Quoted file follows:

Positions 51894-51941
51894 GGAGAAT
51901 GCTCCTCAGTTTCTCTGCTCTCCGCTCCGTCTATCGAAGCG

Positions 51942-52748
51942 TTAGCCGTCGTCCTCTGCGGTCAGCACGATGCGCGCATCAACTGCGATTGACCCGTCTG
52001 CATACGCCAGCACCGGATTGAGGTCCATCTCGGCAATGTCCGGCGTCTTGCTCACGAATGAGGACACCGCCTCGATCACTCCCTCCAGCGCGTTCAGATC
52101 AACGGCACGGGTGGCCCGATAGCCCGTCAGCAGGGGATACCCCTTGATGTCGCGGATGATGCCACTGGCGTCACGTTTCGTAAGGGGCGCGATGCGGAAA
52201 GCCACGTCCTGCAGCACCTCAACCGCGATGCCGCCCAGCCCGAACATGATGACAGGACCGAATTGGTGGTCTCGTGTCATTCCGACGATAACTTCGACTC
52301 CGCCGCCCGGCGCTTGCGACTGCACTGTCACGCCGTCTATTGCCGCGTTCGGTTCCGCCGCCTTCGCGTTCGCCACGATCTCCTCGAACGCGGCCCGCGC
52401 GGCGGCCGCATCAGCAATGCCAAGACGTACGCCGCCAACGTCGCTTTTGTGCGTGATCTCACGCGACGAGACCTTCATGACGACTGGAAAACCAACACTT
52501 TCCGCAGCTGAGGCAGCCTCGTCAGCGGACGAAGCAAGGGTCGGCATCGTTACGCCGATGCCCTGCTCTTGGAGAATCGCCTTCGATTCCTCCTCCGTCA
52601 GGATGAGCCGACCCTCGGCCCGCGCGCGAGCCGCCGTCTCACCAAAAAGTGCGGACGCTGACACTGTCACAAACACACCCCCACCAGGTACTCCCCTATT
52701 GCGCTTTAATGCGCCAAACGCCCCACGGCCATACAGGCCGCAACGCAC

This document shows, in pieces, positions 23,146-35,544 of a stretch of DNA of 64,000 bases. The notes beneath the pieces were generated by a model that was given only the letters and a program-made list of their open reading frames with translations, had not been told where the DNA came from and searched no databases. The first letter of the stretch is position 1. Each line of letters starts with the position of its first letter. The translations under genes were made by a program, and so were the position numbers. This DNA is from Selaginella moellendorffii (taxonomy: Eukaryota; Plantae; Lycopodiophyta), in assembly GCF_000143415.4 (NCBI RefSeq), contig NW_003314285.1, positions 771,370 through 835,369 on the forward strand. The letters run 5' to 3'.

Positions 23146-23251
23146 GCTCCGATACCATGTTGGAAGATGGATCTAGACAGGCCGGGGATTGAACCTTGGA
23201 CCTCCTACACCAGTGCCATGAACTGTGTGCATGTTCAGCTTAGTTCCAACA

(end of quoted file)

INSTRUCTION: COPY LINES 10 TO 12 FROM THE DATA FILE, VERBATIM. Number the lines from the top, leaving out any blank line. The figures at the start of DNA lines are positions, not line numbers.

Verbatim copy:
52401 GGCGGCCGCATCAGCAATGCCAAGACGTACGCCGCCAACGTCGCTTTTGTGCGTGATCTCACGCGACGAGACCTTCATGACGACTGGAAAACCAACACTT
52501 TCCGCAGCTGAGGCAGCCTCGTCAGCGGACGAAGCAAGGGTCGGCATCGTTACGCCGATGCCCTGCTCTTGGAGAATCGCCTTCGATTCCTCCTCCGTCA
52601 GGATGAGCCGACCCTCGGCCCGCGCGCGAGCCGCCGTCTCACCAAAAAGTGCGGACGCTGACACTGTCACAAACACACCCCCACCAGGTACTCCCCTATT